July 4, 2007
Strong, balanced patents are an American innovation
"Abusive patent litigation and low patent quality are stifling innovation. One questionable patent can restrict innovation and competition. Why innovate or take the entrepreneurial risk of making products if it just increases the risk of costly litigation?"
Rod Lewis, general counsel for Micron Technology, provides his assessment of the current U.S. patent system in the Salt Lake Tribune, where we are reminded that Micron Technology, with its partner, Intel, employs 1,300 people in Utah.
While many patents have been granted recently for some very important new inventions, patents have also been granted for a crustless peanut butter sandwich and for a method of swinging sideways on a playground swing. More seriously, poor-quality patents have been granted in many critical sectors on which our economy depends, from financial services to technology to manufacturing.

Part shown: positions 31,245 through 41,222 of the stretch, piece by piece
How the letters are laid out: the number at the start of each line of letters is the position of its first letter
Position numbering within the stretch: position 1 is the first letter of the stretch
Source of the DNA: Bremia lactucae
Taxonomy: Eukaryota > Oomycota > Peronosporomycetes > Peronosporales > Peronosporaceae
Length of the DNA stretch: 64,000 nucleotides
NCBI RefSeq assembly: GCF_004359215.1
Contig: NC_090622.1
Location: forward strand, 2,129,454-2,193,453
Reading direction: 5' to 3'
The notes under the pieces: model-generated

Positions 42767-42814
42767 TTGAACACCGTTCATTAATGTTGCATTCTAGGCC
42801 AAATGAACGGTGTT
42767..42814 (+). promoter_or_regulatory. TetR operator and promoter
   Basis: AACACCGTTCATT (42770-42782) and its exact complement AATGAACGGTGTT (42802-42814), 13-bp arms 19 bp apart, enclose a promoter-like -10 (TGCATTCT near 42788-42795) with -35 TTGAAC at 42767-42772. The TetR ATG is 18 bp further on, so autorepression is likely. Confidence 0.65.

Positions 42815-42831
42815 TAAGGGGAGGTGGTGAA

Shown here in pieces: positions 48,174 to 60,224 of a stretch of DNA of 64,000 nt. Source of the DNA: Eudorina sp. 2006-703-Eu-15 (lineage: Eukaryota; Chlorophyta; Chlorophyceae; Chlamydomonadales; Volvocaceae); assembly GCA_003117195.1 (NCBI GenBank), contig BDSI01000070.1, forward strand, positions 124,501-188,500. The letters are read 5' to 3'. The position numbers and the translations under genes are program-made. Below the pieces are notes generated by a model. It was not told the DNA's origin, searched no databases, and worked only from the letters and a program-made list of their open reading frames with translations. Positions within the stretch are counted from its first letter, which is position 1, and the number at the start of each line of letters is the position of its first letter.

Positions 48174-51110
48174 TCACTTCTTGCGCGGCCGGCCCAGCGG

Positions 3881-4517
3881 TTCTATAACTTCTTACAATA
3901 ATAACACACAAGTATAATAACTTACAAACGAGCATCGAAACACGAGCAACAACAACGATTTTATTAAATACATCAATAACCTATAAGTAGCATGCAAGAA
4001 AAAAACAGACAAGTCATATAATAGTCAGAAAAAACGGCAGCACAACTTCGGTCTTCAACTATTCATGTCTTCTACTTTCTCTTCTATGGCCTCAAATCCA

One questionable patent can restrict innovation and competition. Multiply this several thousand times and it becomes a serious economic threat. More important, the number of patent lawsuits, and the costs of defending a patent case and the average size of damage awards, have all skyrocketed. This is due to the growing number of companies that are basing their business models on using patents to sue companies that make products. Not only does this force productive companies to funnel resources from research and development to their legal departments, but it also actively discourages innovation.
Fortunately, Congress, led by Sen. Hatch, Rep. Cannon and others, is ahead of the curve[,] taking action.
Rather astonishing tripe, isn't it?! It's unlikely that Lewis is so ignorant to actually believe what he wrote, so this propaganda is probably merely a pack of disingenuous lies by which Lewis hopes to pull the wool over the eyes of the less knowing. For example, the idea that bad patents discourage innovation is illogical: if patents were so easy to get, better to get some yourself. The motivation of people of this ilk is to gut patent enforcement, so that these deep-pocketed companies can more easily rape inventors of their intellectual property rights.
Posted by Patent Hawk at July 4, 2007 2:25 AM | The Patent System